A guest article by Jesse Summers
Not many photographers realize that they are able to take stunning night photos with standard camera gear. “Is that even real?” is a well-intentioned skeptic’s question, that I field multiple times a day, when they’re first introduced to my work.
In fact, a lot of times I come across my work posted on blogs and photo-sharing social media sites with hundreds of skeptical comments. So is it possible to get these shots without severe photo-manipulation and blending in stock imagery of outer space? To answer as succinctly as I can, absolutely!
Taking shock-and-awe-worthy photos of the night sky with your normal DSLR – is a lot easier than you think it is.
To learn how here's an easy guide to night photography for you:
Let’s start with your camera gear. Are you shooting with a cropped sensor or full-frame camera? This is an important distinction that you’ll have to make before you keep reading. You’ll need an ultra-wide lens with a wide aperture too. Ideally, at least 16mm and f/2.8 for full frame cameras or 11mm and f/2.8 for cropped sensor (APS-C). The Rokinon 14mm f/2.8 lens is an inexpensive ($299 for Canon to $399 for Nikon) and fantastic manual focus, ultra-wide lens, for both full frame and cropped sensors.
Are you ready with your camera body and ultra-wide lens? Great. Pick up a stable tripod and you’re ready to go. Do you need the most expensive rig in the world? Definitely not. I shot some of the best images in my portfolio on a little plastic, $30 tripod. I also missed a lot of great shots in that time period due a combination of wind and an unstable tripod. However, using a sturdy tripod and very stable ball head will make your life infinitely less frustrating and you’ll cease to miss shots due to wind, or water induced vibration and movement.
Now you’re all set. You have a camera, tripod, and a fast wide-angle lens. You could add more gear to your rig, but you’re new to this, so we’re keeping it simple. You'll also need to bring a flashlight and a laser pointer (green if you can find one, it goes farther). Next, decide when and where to go shooting, and where to shoot when you’re out there. Let's cover that now.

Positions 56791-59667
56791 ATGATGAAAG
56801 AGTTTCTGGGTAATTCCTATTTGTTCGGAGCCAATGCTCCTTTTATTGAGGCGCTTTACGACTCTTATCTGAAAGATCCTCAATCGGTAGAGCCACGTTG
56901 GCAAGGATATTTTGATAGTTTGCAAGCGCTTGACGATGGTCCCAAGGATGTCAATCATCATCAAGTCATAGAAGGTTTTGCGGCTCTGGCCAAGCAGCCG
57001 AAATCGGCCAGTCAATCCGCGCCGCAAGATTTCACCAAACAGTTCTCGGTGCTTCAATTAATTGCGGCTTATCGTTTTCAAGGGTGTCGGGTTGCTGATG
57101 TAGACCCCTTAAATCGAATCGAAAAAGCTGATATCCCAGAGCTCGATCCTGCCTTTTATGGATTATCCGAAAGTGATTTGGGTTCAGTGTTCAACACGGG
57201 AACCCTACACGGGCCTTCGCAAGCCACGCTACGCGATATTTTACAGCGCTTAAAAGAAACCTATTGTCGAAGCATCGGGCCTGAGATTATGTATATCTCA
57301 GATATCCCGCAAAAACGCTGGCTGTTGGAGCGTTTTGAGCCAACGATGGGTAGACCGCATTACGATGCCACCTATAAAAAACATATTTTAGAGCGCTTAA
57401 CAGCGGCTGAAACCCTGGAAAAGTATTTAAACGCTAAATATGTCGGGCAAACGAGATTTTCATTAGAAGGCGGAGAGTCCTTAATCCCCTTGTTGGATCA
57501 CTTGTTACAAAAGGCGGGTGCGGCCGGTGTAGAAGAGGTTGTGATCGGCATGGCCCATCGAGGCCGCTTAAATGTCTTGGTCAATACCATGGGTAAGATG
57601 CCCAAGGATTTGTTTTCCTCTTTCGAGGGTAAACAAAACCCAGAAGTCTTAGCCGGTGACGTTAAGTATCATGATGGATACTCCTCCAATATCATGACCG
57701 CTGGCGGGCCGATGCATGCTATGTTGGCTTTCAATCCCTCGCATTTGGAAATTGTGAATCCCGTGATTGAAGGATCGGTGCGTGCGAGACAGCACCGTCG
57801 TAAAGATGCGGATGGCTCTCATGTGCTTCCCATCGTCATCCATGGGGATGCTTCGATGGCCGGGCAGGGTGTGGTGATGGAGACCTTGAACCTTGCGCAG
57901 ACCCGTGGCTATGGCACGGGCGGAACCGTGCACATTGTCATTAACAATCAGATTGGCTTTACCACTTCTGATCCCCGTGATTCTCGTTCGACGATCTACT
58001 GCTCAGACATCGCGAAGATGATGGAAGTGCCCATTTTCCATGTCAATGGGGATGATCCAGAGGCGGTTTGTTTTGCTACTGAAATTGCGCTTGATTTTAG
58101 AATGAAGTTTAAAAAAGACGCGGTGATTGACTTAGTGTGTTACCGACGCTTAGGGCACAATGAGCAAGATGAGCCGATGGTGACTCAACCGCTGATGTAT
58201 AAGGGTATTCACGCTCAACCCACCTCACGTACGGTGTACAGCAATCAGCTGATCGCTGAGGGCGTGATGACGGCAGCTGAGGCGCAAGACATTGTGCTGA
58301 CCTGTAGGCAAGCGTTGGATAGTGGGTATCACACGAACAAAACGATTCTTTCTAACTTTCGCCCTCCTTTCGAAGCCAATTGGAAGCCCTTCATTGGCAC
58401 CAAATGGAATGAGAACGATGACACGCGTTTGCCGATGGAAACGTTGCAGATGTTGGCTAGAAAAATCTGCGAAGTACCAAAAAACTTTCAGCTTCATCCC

FINDING A GOOD LOCATION FOR NIGHT PHOTOGRAPHY
Where to shoot at night:
You need to find a place with low light pollution using the handy Dark Sky Finder.
When to shoot:
Plan to shoot on a new moon when all the conditions are good. Use cleardarksky.com to determine when that will be at a location you’ve previously selected.
As soon as the conditions line up, toss your rig in the car and drive out of town. An hour passes and you're approaching the spot where you plan to shoot. Maybe it’s a lone tree, some rocks, a mountain, or another interesting compositional element. Using your flashlight or a red headlamp, set up your gear and look south. Can you see the Milky Way with your bare eyes? It will look like a whitish cloud streaking across the sky? If not, use a constellation-finding app and aim for Sagittarius. That's it!
Now you’re ready to shoot.
Set your camera to Manual mode and your lens to MF (manual focus) mode. We’re going full manual.
Are there any lights, bright stars or planets in the distance, anywhere?
If so, then you can use your camera’s LiveView to focus on that distant light. This could be a city light, boat, or tower.
Take out your handy laser pointer and shine it on something far away.
Focus on the bright green dot using LiveView (nifty trick: if you press zoom (+) on the back of the camera, it will zoom the display in so you can see it larger, making it easier to focus, but it does not zoom the lens)
Now you’ll have to set up your camera to capture the stars. Your focus is locked in, and it’s time to get your settings right.
You’ll want to your sensor to “take in” all the available light.
How do you do that? Start with the following settings:
- ISO – set it high. Really high. Anywhere from 1600 – 6400, depending on what you’re comfortable with for your camera. Start with 1600 and go up. Experiment to find what works best.
- Shutter Speed – set it to between 20-30 seconds Start at 30, then zoom in and review one of your photos. Are the stars little streaks? Lower it to 20 seconds. Bump the ISO up a stop to compensate if you can. A handy trick is to divide 600 by your focal length to get the maximum amount of time in seconds you can leave the shutter open for, before the stars start to arch. (e.g.: using a 15mm lens for example, 600 divided by 14 = 40. So using a 15mm lens you can expose safely for 40 seconds)
- Focal length – zoom the lens wide! As wide as it goes. Ideally, 24mm or more on a full frame camera.
- f/stop – open the aperture wide! As wide as it goes. Is it f/2.8, or maybe even f/1.4? You might want to consider renting a lens if your maximum aperture is f3.5 or greater.
SHOOTING AND SUMMARY
Now, you’re all set.
Put your camera in mirror lockup and long exposure noise reduction if you know how. If you don’t, don’t worry about it for now, Look it up before you go shooting again. That’s all there is to it!
By following my instructions precisely, I GUARANTEE that you’ll get an amazing Milky Way photo of your own. So grab some warm clothes, your gear, and a couple friends and give it a shot!!
Jesse Summers is a landscape photographer who leads night photography workshops in Florida and California. To see more of his work or to get in touch with him, please visit his website or connect with him on his Facebook page.
For more reading on night photography check out:
And also, visit our long exposure photography tips and tutorials section for more.